Would you rather spend $100 at Sears (or a comparable store) today or spend the same $100 on items in the 100-year old Sears catalogue? It's an old econ exam question but I happen to be holding a facsimile (with an introduction by Cleveland Amory) of the 1902 edition (#111) in my hand. It is published by Grammercy Books (New York) and is a treasure of entertainment.
There are thousands of products listed and described, many with accompanying illustrations. Practically each one makes food for thought.
After some time with the catalogue, I thought I would have trouble writing a concise answer to the question. It might be easier to get to the point and admit that all the ways we use to make inter-temporal comparisons of well-offness are rough.
Would you want their best 1902 camera for $7.90? Probably not. High-end cutlery for 6 for $1.79? Why not? A great western saddle for $8.95? Sure.
It's the Sears "Drug Department" that is the real eye opener. "Fat Folks, Take Rose's Obesity Powders and Watch the Result ... $4.20 per dozen boxes." Herb laxative teas for 16 cents a box may be OK. Dr. Rose's Arsenic Complexion Wafers 35 cents a box may have few takers today. Vin Vitae for 69 cents ("Not a Medicine ... Not Merely a Tonic"). The "White Ribbon Secret Liquor Cure" went for $2.50 a box. The list goes on and does focus the mind.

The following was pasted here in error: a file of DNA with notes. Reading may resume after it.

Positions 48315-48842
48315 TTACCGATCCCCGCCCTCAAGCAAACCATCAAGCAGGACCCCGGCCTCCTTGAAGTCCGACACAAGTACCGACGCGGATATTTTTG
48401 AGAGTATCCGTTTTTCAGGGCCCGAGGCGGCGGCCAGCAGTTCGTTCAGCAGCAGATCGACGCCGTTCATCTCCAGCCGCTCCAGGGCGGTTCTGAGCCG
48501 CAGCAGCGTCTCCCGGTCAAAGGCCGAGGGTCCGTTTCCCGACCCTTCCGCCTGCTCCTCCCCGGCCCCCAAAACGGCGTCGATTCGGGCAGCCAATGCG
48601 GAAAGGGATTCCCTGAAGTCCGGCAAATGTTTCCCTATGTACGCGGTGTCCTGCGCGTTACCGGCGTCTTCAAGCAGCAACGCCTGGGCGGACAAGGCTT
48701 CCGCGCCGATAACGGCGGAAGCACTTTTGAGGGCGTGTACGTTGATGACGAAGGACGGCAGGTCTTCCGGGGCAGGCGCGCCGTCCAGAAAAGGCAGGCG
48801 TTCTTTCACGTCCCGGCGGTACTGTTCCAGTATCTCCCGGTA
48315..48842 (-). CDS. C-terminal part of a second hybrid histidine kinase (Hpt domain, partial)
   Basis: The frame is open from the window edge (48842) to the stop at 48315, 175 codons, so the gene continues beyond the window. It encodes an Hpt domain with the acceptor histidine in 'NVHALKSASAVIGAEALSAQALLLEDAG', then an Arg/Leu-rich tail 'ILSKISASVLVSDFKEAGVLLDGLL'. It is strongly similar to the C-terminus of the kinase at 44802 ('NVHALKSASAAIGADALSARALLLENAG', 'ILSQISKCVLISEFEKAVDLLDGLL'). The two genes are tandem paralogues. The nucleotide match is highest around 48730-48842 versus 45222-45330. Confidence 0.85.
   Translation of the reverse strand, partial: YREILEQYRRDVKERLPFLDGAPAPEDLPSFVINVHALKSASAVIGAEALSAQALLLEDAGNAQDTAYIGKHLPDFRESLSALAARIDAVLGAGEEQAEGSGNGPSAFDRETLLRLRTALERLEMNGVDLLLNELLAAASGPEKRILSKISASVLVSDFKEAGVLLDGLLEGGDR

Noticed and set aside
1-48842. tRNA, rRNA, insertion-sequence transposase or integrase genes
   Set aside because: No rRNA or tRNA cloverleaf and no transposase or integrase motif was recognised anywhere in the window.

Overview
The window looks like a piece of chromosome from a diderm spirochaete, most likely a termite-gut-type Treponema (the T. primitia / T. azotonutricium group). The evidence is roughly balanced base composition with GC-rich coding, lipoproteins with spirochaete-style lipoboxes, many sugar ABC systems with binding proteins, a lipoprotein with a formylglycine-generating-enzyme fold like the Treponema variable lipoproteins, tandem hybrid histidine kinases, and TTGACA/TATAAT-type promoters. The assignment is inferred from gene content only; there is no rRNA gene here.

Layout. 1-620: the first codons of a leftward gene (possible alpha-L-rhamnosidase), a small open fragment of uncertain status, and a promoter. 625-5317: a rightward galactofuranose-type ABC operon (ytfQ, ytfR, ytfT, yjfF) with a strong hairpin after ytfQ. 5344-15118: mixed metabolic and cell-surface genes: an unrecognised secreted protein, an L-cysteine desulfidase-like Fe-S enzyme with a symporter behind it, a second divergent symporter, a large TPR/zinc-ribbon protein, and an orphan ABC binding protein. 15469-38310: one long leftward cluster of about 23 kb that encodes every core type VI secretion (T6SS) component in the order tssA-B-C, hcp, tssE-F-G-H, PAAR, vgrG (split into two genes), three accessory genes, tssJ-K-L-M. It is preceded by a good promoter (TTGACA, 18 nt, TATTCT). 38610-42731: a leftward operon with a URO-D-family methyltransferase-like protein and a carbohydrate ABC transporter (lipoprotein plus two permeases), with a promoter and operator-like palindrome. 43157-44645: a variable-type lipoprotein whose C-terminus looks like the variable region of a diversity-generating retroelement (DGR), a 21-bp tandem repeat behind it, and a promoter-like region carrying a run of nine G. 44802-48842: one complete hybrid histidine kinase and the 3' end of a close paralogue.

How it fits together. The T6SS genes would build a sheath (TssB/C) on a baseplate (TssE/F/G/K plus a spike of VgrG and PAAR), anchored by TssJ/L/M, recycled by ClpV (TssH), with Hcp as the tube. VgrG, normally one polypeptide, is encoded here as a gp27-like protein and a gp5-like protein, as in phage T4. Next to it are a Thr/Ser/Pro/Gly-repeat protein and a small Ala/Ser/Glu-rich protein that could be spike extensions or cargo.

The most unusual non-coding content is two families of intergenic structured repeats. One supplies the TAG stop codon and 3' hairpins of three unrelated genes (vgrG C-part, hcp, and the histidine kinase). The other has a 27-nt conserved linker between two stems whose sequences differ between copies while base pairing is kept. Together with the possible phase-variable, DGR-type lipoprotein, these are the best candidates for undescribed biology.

At the celebration of the last millennium, the NY Times assembled various intellectuals and had each write a short essay on which century they would have preferred to live in and why.
I do not recall that any preferred the present century. The no-brainer response is, of course, to live in the present (preferably in the U.S., in my view) because the no-brainer "why" can be answered in just two words: medical science.